I was asked recently by a colleague what religion I follow, and I was not quite sure how to answer. I was raised in a secular Jewish household, and I never considered myself religious in the traditional sense of the word. Unlike my Jewish peers, my family did not belong to a temple or synagogue, I did not attend Hebrew school, and I did not have a bar mitzvah or learn to read from the Torah. Instead, I attended a small humanistic Sunday school that was run as a cooperative, I learned Yiddish and sang folk songs, and I had a modest graduation ceremony where I had to read an essay I wrote on a notable Jewish figure.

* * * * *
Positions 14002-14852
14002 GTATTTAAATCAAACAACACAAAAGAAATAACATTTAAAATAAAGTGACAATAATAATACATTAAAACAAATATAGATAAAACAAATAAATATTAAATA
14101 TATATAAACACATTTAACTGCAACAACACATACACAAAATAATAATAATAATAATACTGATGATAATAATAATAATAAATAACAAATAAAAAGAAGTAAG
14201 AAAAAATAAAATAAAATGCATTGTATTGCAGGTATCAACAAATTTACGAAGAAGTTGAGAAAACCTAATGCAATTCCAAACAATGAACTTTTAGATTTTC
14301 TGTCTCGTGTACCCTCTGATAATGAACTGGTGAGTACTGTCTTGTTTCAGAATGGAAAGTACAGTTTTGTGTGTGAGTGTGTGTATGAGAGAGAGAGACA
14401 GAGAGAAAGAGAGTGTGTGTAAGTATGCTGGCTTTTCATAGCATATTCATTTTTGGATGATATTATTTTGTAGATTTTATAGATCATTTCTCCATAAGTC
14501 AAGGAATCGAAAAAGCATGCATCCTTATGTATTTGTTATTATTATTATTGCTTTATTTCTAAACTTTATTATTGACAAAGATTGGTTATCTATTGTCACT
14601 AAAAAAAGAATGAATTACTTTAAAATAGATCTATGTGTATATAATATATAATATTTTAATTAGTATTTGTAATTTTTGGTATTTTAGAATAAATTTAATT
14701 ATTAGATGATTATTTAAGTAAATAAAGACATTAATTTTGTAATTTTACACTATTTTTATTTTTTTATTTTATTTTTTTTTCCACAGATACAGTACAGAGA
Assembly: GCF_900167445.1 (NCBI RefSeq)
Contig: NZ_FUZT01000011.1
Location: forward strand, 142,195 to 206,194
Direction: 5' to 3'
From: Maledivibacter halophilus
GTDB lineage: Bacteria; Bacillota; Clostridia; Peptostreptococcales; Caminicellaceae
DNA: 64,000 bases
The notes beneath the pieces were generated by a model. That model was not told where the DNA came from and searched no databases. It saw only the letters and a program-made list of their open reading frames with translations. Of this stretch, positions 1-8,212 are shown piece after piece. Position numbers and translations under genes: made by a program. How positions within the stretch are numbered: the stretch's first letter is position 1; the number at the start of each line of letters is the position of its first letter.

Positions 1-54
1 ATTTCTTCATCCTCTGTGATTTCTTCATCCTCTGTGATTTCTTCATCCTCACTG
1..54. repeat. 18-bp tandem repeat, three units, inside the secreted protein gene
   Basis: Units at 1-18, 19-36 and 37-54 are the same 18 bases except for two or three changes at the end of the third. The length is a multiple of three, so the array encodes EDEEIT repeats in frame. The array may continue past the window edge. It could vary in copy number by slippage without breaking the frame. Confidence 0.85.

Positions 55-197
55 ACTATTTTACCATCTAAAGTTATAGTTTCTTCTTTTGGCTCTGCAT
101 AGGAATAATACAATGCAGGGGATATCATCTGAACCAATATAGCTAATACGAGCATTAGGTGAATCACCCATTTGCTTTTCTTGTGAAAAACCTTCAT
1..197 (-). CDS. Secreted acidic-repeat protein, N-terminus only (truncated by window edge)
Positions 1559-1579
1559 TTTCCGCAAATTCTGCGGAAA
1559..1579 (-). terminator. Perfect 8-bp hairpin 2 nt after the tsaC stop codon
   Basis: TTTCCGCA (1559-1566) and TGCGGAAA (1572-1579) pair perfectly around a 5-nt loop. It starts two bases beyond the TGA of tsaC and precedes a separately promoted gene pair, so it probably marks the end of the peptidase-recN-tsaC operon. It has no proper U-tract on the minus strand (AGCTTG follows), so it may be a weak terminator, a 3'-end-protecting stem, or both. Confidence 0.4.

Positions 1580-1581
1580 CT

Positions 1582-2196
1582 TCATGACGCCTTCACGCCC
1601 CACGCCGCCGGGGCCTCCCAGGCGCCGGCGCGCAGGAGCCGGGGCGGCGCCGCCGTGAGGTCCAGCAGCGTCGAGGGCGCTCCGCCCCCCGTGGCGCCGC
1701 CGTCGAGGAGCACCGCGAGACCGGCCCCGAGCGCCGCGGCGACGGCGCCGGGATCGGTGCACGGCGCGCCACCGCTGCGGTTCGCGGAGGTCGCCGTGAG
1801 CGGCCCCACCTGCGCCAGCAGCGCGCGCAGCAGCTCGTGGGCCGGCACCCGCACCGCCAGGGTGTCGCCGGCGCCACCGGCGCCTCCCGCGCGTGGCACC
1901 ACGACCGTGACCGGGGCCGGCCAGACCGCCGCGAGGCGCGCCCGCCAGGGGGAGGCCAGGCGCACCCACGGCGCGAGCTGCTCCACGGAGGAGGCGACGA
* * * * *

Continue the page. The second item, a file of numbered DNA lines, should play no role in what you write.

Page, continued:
In my late twenties, I became interested in the teachings of Buddhism. I took classes at Buddhist meditation centers, I read books and magazines about Buddhist texts and philosophies, and I started practicing meditation. Although I never took a formal Bodhisattva vow like some of my Buddhist friends, I still try to live my life around many of the central tenets of Buddhism, particularly Mahayana Buddhism.